Critics’ Picks

Farbtest, Die Rote Fahne II (Color Test, the Red Flag II), 2002.

Farbtest, Die Rote Fahne II (Color Test, the Red Flag II), 2002.

New York

Felix Gmelin

Maccarone | 630 Greenwich Street
630 Greenwich Street
May 9–July 30, 2004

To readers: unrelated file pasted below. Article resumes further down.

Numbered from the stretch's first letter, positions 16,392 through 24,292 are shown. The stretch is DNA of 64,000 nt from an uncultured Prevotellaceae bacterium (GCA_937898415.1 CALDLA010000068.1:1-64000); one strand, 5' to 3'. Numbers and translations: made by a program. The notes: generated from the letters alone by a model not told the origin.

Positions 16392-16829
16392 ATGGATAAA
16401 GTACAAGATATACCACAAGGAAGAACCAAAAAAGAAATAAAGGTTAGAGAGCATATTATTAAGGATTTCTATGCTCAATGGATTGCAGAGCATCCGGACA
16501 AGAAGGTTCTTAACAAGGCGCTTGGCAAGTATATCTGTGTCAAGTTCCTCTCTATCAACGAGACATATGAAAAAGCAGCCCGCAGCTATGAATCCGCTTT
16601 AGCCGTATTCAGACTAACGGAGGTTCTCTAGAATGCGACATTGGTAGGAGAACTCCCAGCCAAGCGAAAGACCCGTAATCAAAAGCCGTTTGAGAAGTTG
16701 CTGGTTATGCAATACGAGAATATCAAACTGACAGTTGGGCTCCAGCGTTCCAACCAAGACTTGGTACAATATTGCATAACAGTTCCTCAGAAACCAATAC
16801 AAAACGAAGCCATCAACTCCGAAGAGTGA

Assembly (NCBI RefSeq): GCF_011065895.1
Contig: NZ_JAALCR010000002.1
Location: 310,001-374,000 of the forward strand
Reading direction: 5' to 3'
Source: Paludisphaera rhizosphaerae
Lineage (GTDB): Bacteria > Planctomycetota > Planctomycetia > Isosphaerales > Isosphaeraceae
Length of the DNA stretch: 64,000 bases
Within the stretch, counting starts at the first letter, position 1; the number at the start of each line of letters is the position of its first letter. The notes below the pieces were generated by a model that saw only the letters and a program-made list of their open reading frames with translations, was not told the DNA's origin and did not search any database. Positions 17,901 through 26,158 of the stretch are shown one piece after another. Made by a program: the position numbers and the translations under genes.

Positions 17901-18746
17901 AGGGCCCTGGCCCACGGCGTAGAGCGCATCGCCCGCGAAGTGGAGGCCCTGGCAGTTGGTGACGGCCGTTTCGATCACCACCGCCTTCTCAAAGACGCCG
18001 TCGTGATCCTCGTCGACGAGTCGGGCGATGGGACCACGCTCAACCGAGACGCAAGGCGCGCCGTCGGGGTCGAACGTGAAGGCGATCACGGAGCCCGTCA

While his distinctive methods of questioning historicity are already well established in Europe, this is Felix Gmelin's first exhibition in New York. His video installation Farbtest, Die Rote Fahne II (Color Test, the Red Flag II), 2002, shown to great acclaim at the last Venice Biennale, is now on view at Maccarone, Inc. alongside newer, equally thoughtful works. In one, Gmelin projects two found films—a 1974 propagandist documentary about Maoist education and a 1967 hippie celebration of the positive effects of drug use—but switches their soundtracks, conflating the two narratives to disconcerting effect. He takes on the protest movement in Farbtest. . . (a two-channel work that shows a 1968 street action alongside Gmelin’s recent restaging of the event) and in The Voice of the People, 2003, a placard that leans lackadaisically against Maccarone's storefront wall. Carefully daubed in oils on the placard is that internationally recognizable anti-war statement: Picasso's Guernica. In the projection Flatbed, The Blue Curtain, 2003, four workers paint another Guernica replica, this one life-size. The film's beauty—it is shot in negative—and sheer length (four hours) make up for its conclusion, a stilted reference to the recent curtaining-off of the United Nation's own Guernica copy. This is the only false note in an otherwise perspicacious exhibition. Overtly political art often risks being didactic, but with his subtle gestures Gmelin for the most part circumvents the trap.